Blizzard has published a long-awaited update on its monetization plans for Diablo IV. The short version of the blog post is that Diablo IV will be a full-priced title with an in-game shop and optional seasonal passes. However, the only way to make your characters more powerful will be by playing the game. Here’s how monetization will work. 

Blizzard plans to structure Diablo IV’s endgame around seasons. The game will feature up to four seasons per year, with the first one launching shortly after the game’s release. Each new season will bring additional features, balance changes and quality of life improvements, as well as new quests to complete and items to collect. As in Diablo II and III, you’ll need to create a new character to participate in the latest season. That said, your previous ones will live on in the game’s “Eternal Realm,” where you can continue playing them.

Screenshot showing off the Diablo IV in-game where players can purchase cosmetics for their characters.

A byproduct of that schedule is that there will be fewer seasonal passes for players to buy in Diablo IV than in Diablo Immortal and Overwatch 2, where new ones are available to purchase every four and nine weeks, respectively. Each season pass will feature both free and paid tracks. Progressing through the former will earn you rewards that make it easier to level your characters. Specifically, the free tier will award “Season Boosts,” which Blizzard says will accelerate your progress for the duration of that season. You won’t be able to spend money to purchase additional Season Boosts or unlock them at a faster rate. 

By contrast, the paid track awards cosmetic items and the game’s premium currency. You can use the latter to purchase cosmetic items through Diablo IV’s in-game shop. “Nothing offered in the Shop grants a direct or indirect gameplay advantage,” said Kegan Clark, Diablo IV director of product. “So, while many of these may look like powerful pieces of gear, they have no in-game stats.”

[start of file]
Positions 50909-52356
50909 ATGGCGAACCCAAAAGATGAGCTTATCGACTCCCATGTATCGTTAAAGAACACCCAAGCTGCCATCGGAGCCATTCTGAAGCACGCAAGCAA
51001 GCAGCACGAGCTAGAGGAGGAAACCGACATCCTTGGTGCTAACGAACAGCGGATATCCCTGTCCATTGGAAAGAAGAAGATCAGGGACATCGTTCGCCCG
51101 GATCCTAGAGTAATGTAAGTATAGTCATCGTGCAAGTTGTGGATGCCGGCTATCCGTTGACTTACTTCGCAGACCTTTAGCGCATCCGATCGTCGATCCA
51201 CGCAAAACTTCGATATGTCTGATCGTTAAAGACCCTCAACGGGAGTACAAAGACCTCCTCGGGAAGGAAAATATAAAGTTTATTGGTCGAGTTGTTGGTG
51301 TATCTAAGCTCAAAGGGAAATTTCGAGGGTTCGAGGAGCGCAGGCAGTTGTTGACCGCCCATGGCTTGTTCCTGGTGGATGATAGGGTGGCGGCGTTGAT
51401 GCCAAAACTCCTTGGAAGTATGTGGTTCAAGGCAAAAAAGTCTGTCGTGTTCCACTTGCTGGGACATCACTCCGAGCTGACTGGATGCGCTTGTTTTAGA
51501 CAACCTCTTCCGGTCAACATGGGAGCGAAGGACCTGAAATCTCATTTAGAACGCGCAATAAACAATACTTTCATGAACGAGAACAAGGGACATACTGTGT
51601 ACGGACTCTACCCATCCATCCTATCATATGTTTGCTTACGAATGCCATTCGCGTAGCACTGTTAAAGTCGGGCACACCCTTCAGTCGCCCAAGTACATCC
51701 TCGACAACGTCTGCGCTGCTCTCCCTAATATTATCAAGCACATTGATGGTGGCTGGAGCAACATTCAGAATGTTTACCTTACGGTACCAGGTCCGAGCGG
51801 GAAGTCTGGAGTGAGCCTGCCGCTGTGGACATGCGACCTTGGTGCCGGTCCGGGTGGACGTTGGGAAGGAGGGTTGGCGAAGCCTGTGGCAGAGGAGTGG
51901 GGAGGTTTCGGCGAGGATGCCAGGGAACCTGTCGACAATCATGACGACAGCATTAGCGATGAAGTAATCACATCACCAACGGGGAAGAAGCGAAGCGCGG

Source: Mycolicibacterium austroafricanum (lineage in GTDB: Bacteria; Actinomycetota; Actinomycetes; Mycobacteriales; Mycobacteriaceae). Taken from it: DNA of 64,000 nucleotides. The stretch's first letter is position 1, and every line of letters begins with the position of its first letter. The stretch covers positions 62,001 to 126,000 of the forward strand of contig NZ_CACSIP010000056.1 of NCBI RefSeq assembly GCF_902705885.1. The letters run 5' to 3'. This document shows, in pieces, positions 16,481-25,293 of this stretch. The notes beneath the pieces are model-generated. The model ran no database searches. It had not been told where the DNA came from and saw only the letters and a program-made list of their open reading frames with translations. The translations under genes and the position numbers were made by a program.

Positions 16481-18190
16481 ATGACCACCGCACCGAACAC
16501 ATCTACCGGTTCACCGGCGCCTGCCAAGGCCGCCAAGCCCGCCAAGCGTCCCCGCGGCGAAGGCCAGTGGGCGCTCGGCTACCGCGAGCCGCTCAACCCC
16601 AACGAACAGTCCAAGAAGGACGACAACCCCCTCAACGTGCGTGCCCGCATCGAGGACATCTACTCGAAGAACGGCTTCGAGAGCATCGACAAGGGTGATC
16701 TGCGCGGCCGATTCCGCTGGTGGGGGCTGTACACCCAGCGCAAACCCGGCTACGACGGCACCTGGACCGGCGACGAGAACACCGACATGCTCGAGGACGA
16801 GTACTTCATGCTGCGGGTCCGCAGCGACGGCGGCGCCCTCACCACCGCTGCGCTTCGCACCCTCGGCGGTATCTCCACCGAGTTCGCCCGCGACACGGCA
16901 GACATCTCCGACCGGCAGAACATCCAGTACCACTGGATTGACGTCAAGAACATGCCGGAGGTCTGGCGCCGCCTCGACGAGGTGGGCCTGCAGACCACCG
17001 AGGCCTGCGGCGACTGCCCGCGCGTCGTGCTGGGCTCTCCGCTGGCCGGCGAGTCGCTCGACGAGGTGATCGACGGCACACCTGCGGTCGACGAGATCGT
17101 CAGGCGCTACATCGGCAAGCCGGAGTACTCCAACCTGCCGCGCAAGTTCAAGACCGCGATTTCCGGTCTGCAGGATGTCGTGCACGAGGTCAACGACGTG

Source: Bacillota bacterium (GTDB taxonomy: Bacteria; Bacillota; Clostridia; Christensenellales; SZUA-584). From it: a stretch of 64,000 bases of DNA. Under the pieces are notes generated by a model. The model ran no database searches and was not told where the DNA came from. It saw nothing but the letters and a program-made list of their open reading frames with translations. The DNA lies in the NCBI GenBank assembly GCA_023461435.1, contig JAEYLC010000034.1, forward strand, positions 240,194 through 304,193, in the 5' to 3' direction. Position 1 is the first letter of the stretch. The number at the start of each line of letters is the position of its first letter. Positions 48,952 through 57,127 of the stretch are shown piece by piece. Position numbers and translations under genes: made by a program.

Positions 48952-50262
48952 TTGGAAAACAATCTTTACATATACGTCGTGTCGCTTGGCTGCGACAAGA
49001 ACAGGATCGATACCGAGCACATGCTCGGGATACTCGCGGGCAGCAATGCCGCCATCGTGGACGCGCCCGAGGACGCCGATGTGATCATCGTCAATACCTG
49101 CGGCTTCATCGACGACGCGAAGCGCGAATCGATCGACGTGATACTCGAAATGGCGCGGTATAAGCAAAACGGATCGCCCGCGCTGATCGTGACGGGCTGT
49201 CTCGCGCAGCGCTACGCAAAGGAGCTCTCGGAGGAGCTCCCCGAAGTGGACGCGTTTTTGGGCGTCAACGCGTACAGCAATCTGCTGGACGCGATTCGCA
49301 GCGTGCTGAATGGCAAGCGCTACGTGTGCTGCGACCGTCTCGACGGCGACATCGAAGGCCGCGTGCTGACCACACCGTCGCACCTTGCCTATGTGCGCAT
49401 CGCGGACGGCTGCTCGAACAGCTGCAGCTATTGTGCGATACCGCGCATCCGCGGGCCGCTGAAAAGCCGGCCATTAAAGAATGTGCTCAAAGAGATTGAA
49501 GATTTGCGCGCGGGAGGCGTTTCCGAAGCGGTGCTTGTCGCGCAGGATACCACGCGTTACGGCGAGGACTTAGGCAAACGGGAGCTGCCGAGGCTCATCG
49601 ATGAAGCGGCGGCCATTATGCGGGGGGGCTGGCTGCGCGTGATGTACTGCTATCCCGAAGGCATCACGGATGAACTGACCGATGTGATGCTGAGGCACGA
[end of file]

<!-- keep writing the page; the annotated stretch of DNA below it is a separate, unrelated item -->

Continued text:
Additionally, Blizzard claims some of the best-looking armor, weapons and transmorgs – items you can use to change the appearance of a piece of gear – will be found by playing the game. “The Shop offers more diversity of choices, not systematically better choices,” Clark added.

While one could argue purchasable cosmetics go against the spirit of an action RPG series like Diablo, the system previewed Blizzard for Diablo IV at least looks much better than its Diablo Immortal counterpart since it will allow you to mix and match individual items to create your own sets. Additionally, once you buy a premium set for a specific class, you can use the included items on every character of that class on your account.

Screenshot showing off the Season Journey UI in Diablo IV.

Separate from the battle pass system is a progression mechanic called the Season Journey (pictured above). Like its Diablo III counterpart, the Season Journey will allow you to earn items and cosmetics by completing chapter tasks. The Season Journey is included with the base game, and filling out its pages will also earn you progress toward the current season pass.

Today’s blog post follows weeks of bad press around Diablo Immortal’s aggressive monetization. At the start of August, YouTuber Jtisallbusiness posted a video complaining that he couldn’t participate in the game’s endgame PVP after spending $100,000 to max out his character. Blizzard later said it would address the issue, but not before JT’s story added to the negative discourse around the game. But for all the vocal complaining around Immortal’s monetization, it doesn’t seem to have affected Blizzard’s bottom line. Eight weeks after release, the game surpassed $100 million in lifetime revenue, making it one of the fastest mobile titles to achieve that feat.